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How Much Debt Is Too Much?

 

by: Jo Ann LeQuang http://www.Debt-Consolidation-Diva.com

 

People have a certain threshold or tolerance for debt. Most of us can tolerate a little bit of debt. How much debt is all right? And when are you in over your head?

Most of the time, the decision that you have "too much debt" is made emotionally. That is, you have too much debt when you feel you have too much debt.

So why do some people panic over small debts but others sleep like babies even when they owe tens of thousands?

The answer is that people have an emotional sense of how much debt is acceptable. The danger is that this personal gauge is highly unreliable. You may have gotten it from your family situation, past experiences, or what you saw on TV or in the movies. Your debt style also involves your own maturity level and self control.

We also have an emotional response to what is unacceptable, which is sometimes called "hitting rock bottom." For some people, hitting rock bottom is having a car repossessed. For others, the repo man was a familiar character from childhood.

Hitting rock bottom may be the day you cannot make minimum payments, the day you lie to a spouse about an overdue bill, or the threat of impending homelessness. In other words, the emotional response and not the event itself is what defines a "hitting rock bottom" moment. One man's rock bottom is another man's standard of living.

So when is debt too much debt? On a purely emotional level, many people hit "rock bottom" when the first calls from bill collectors start to come.

Getting hounded by a professional bill collector is tough. Some people cope, but others find it embarrassing, humiliating, and shameful. For some people, it may take an intervention of friends or family members to drive home the point that the debt is getting out of control. Others may wait till they are evicted or sued.

So how much is too much debt?

First, it's not a question you should answer emotionally. Most entrepreneurs have nerves of steel when it comes to debt and financial risk taking, but most of them do not carry a lot of personal debt. So the amount of debt you can tolerate emotionally is not the governing factor; in fact, it should not even be taken into account.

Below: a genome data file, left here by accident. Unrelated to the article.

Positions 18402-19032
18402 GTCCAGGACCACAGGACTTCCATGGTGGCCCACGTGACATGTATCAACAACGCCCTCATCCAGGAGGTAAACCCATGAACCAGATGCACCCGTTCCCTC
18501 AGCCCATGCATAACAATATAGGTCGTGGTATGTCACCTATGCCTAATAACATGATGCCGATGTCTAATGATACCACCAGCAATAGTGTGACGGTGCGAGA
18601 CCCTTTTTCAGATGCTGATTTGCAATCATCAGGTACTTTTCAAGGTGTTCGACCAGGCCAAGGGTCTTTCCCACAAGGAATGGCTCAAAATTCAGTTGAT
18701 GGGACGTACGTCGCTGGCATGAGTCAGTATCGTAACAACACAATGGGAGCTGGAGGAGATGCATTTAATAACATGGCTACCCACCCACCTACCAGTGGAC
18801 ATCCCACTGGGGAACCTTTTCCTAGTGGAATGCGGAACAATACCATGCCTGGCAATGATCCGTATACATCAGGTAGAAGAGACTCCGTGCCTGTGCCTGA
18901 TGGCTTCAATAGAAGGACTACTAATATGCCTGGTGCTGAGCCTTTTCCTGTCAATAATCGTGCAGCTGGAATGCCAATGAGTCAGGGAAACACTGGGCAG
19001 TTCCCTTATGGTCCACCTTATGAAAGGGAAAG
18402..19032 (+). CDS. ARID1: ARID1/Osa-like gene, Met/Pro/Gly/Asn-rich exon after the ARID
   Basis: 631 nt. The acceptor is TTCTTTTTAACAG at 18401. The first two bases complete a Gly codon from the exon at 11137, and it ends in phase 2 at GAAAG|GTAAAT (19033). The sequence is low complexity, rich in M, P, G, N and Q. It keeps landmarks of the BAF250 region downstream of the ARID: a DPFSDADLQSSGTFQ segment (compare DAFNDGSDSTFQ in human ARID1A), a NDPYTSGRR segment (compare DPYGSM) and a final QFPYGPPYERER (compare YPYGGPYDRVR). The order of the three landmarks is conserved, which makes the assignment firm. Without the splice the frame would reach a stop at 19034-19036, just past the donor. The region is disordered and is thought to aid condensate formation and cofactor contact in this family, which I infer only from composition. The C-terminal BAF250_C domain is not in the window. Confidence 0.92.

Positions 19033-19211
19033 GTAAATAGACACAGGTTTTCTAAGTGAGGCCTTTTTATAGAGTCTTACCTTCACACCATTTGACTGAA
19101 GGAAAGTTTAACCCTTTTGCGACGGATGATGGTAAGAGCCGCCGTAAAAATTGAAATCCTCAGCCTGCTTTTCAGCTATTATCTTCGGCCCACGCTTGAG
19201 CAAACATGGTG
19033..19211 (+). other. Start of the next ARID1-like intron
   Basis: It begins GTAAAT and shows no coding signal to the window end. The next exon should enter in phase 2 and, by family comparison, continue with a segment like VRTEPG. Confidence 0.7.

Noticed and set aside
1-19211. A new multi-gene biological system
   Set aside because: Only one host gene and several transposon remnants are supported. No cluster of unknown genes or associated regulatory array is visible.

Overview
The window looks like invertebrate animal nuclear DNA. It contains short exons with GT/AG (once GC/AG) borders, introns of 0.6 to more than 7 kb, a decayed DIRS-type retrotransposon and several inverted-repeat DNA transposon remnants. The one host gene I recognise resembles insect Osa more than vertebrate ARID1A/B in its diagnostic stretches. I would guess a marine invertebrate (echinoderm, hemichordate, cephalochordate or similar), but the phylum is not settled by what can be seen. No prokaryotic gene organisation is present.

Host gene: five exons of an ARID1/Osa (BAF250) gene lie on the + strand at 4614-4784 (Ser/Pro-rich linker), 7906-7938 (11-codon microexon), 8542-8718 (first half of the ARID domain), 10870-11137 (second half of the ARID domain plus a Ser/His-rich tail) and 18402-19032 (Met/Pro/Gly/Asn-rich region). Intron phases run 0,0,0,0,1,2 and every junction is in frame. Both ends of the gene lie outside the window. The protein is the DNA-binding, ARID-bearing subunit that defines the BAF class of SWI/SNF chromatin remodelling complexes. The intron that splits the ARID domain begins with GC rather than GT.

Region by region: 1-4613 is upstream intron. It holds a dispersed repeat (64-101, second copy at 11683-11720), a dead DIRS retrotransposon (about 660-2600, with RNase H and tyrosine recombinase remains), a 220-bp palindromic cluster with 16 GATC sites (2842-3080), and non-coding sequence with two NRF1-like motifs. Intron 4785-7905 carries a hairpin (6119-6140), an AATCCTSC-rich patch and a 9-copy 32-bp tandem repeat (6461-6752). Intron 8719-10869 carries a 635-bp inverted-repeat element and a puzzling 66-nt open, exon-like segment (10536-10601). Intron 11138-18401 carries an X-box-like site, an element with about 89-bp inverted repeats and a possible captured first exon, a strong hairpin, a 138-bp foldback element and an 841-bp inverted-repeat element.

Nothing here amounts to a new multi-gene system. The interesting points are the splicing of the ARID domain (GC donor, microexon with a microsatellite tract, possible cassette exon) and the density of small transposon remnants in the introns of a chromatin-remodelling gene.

Debt is financial and the only way to evaluate financial things is to look at the big financial picture.

Your financial report card is something called your "net worth." You can do a reasonably good snapshot of your own net worth without hiring an accountant or doing a bunch of fancy stuff. Just write down all of the money you owe. If you have credit cards, list all the balances. If you have loans, list all of them. If you have a mortgage, add that. Take all of these debts (the accountants would call these "liabilities") and add them together.

Now take everything you own. This includes the contents of any bank or investment accounts you have, your retirement account, stock portfolios, and so on. If you own a house (even if it's mortgaged), add the fair market value of the house. If you have vehicles (cars, boats) add them in. It is fair to add in the value of your furniture, electronics, and clothing, but be very conservative. It may have cost you thousands to build the wardrobe hanging in your closet, but it's doubtful you could convert it to very much cash. Don't count what you spent, count what you could get if you had to sell it today. Add everything together to get what accountants call your "assets."

Now subtract liabilities (what you owe) from your assets (what you own), and you have your net worth.

I hate to disillusion you, but the number should be positive. And it should be thousands.

There are some reasons for a low net worth. For those who are just starting out or those just starting over, your net worth may be low because you have not had chance to amass any assets. You may have just gone through a major medical disaster or other catastrophe. The other reason your net worth may be low is a lot of debt.

Now look at your income and your monthly bills. Don't worry about total debt here, just look at what you spend each month versus what you bring in. Take some pencil and paper time here. Does your out-go exceed your income? That's a debt-making machine. Until you turn this around, you're going to keep your debt growing which, in turn, will keep your net worth negative.

If you can't make minimum payments, if you are adding to your debt each month, or if you are really unsure of your financial states, you are probably in need of some financial help.

Certified credit counselors can help and there are lots of excellent books and programs on the market aimed at getting you debt-free. There are even free resources. For instance, your local banker can probably help you come up with a financial plan to manage your debt, including things like debt consolidation.

If you're wondering if you have too much debt, you probably do. One of the great financial secrets of the truly wealthy is this: no debt. It's possible for even ordinary people to live debt free.

The bill collector or the repo-man are not the first signs of debt problems; they are really symptoms of a prolonged period of too much debt. When the warning signals come, even if we are not rattled by them, we should take firm steps to dig ourselves out of debt. The difference between too much debt and being destroyed by debt are just a few missteps.

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